Birmingham Snow Hill Railway Station
Serving the City of Birmingham's business and shopping areas. Train/Metro interchange.
In 1846 Parliament authorised the then 'Birmingham and Oxford Railway' to construct a second railway route between London and Birmingham. The railway was initially built to Isambard Kingdom Brunel's seven-foot and one quarter Broad Gauge line. A temporary wooden structure was erected at Birmingham Snow Hill to serve as a station.
In 1854 a new railway line to the north opened, connecting Wolverhampton to Birmingham. By 1868 all trains were being operated on the standard gauge of four foot, eight and one-half inches.
Opposite the main entrance to Birmingham Snow Hill station is the Great Western Arcade built-in 1876 over the new railway line cutting at the south (London) end of the station. Initially, the line to London Paddington ran through a tunnel which stopped at Temple Row and then an open cutting to Snow Hill station. The cutting was covered in 1874, with the Great Western Arcade built on top. The alignment of the new 'tunnel' is offset slightly to the north of the arcade's centre. The extended tunnel is 545 metres long. The arcade was designed by W. H. Ward of Paradise Street, Birmingham.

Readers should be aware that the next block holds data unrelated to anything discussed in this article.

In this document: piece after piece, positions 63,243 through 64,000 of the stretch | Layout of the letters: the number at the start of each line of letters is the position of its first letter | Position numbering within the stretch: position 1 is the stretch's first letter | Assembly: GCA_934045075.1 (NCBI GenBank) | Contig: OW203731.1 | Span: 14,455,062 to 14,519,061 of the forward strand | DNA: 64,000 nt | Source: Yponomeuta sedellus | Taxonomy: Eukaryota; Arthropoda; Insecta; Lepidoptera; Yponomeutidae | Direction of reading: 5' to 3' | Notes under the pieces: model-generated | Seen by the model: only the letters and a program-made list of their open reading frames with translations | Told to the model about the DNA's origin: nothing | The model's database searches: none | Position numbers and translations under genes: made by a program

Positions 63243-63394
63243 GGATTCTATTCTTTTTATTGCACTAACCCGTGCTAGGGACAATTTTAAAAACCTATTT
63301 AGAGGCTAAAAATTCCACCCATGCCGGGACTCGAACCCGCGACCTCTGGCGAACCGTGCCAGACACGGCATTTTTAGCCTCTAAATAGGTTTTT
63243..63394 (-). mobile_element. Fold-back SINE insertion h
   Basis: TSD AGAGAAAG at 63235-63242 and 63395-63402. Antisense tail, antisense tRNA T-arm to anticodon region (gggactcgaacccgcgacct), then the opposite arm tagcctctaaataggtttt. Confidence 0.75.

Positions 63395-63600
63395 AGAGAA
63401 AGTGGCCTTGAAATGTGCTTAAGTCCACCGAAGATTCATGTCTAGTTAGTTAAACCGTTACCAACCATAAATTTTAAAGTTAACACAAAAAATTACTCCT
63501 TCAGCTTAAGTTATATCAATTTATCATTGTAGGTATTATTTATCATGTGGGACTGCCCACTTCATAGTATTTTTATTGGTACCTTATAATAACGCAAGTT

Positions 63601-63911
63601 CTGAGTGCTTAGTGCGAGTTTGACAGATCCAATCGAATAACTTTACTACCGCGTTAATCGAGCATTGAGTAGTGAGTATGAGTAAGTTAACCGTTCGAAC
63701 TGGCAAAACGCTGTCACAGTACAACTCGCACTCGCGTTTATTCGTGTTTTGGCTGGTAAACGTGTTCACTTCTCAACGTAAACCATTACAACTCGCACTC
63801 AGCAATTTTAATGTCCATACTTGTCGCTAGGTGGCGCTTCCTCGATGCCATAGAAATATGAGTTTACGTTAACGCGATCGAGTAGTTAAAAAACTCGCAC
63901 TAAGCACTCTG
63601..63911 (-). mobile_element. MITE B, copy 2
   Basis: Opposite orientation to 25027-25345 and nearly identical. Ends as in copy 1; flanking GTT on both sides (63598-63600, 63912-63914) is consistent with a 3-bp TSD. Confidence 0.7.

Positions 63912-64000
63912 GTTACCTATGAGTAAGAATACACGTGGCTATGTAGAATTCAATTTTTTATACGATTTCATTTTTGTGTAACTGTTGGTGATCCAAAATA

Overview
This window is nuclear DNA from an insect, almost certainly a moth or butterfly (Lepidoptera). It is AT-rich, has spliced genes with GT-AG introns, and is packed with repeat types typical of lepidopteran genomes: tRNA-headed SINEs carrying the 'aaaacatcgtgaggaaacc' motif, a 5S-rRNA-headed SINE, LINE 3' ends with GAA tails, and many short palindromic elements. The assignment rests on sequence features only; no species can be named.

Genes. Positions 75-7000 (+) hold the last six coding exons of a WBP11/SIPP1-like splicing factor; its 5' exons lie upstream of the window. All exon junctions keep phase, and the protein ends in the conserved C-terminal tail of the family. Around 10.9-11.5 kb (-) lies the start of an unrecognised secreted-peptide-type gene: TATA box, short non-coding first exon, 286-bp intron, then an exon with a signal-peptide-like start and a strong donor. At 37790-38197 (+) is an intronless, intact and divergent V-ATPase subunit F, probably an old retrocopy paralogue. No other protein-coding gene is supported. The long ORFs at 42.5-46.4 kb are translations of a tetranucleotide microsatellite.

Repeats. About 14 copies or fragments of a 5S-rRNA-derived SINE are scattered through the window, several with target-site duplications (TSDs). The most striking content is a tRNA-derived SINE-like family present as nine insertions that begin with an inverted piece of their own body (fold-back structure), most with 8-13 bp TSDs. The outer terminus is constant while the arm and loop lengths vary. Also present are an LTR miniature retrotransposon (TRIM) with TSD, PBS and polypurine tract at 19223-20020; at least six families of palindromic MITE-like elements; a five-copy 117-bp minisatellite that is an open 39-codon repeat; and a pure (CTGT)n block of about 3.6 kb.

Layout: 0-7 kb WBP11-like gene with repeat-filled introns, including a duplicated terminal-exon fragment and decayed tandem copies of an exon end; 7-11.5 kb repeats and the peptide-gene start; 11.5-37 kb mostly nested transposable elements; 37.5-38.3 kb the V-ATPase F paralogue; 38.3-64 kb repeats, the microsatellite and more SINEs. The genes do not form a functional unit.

With rail traffic increasing, the Great Western Railway decided that Birmingham, which did not achieve city status until 1889, needed a more substantial station.
Between 1906 and 1912, Birmingham Snow Hill station was transformed into the most modern mainline railway station of its time with no expense was spared. The GWR station survived until 1972 despite being bombed by the Luftwaffe in World War II.
After WWII, passenger usage soared, peaking in 1960 as the station handled some of Britain's best-known trains such as 'The Inter City', The Cambrian Coast Express' and 'The Cornishman'. GWR 'Kings' and GWR and Western-built 'Castles' steam locomotive hauled these crack express passenger services until 1967.
The West Coast Main Line's electrification, which included the London Euston to Birmingham New Street route, meant that Snow Hill's days as a premier station were numbered. The station continued to serve a local train service to and from Wolverhampton Low Level until 1972 when the station was finally closed. Many lamented the demolition of GWR's station, calling it an act of 1970s vandalism.
However, increased public transport usage reversed the closure with a new railway station opening at Snow Hill in 1987.
The final steam-hauled express service left Birmingham Snow Hill in 1967, hauled by '7029 Clun Castle'. This locomotive remains in use on the mainline today and is part of and operated by Vintage Trains based at nearby Tyseley. The steam-hauled Shakespeare Express operates between Birmingham Snow Hill and Stratford upon Avon at selected times and dates in the year.
Birmingham Snow Hill Railway Station, Colmore Row, Birmingham B3 2BJ